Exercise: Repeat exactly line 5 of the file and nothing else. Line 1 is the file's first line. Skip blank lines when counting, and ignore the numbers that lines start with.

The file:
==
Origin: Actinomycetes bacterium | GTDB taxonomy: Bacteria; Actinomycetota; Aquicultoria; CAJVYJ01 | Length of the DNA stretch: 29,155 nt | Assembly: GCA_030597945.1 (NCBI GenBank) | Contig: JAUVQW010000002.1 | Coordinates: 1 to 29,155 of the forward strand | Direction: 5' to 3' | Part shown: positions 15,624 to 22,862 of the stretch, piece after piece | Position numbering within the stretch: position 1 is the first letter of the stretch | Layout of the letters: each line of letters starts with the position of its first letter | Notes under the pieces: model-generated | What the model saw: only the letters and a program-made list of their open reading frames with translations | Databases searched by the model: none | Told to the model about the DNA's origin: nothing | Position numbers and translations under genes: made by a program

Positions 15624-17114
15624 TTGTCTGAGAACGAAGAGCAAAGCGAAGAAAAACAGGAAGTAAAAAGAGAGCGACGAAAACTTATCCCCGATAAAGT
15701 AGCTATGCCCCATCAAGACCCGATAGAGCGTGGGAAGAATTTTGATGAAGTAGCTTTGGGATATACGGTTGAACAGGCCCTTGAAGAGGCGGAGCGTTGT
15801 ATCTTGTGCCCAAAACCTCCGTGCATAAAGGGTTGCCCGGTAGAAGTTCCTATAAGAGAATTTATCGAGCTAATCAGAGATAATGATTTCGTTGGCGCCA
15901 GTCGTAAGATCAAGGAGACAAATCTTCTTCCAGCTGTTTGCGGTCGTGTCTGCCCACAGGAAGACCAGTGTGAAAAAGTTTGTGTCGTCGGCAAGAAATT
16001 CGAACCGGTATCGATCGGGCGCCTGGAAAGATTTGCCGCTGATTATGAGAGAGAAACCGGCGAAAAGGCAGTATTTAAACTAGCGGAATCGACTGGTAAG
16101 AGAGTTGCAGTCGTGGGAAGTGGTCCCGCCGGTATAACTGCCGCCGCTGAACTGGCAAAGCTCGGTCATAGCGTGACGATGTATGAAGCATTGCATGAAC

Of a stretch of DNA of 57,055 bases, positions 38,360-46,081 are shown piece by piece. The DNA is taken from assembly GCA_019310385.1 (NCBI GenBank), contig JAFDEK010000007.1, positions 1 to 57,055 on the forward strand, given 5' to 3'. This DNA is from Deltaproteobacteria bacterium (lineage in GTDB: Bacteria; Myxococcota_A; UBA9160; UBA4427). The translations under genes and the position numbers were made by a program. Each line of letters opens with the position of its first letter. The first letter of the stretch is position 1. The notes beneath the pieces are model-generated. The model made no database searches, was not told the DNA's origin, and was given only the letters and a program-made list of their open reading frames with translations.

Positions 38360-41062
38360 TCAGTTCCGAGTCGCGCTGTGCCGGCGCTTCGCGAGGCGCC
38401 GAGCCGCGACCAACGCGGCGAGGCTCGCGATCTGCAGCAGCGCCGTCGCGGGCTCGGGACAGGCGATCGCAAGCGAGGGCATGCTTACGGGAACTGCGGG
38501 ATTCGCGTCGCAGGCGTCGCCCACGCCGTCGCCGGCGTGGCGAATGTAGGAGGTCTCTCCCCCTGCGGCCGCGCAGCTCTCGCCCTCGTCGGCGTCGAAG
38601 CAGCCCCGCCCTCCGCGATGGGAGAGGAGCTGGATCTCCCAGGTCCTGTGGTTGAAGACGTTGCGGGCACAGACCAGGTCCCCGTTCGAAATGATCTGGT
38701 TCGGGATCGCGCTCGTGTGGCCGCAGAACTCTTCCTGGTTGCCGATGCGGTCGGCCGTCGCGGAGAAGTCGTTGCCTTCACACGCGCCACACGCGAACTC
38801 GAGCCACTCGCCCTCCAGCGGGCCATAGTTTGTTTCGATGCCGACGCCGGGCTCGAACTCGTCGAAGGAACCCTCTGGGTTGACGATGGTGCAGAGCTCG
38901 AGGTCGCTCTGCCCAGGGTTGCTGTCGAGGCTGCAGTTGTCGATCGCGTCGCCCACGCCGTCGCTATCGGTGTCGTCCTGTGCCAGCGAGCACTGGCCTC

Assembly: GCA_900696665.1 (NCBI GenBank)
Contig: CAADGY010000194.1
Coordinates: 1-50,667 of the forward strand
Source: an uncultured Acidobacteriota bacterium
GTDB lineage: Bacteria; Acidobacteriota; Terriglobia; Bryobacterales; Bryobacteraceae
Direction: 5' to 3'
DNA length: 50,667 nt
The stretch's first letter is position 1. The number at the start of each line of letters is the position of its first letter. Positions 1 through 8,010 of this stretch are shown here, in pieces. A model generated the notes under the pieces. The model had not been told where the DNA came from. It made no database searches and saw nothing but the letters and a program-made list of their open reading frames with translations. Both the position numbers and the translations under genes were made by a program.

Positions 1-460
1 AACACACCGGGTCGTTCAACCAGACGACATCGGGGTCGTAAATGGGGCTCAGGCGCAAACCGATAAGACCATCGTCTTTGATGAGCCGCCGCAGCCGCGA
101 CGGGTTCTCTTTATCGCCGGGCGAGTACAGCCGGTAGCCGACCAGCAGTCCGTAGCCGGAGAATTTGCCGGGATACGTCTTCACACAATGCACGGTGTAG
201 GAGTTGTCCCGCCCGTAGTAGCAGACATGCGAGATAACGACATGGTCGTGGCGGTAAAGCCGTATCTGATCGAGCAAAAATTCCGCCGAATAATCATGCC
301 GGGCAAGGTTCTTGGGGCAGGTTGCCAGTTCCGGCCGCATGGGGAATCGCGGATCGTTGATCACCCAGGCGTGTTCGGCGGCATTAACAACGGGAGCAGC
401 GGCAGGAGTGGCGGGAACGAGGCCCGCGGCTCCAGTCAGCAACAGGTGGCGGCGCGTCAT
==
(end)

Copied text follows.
15801 ATCTTGTGCCCAAAACCTCCGTGCATAAAGGGTTGCCCGGTAGAAGTTCCTATAAGAGAATTTATCGAGCTAATCAGAGATAATGATTTCGTTGGCGCCA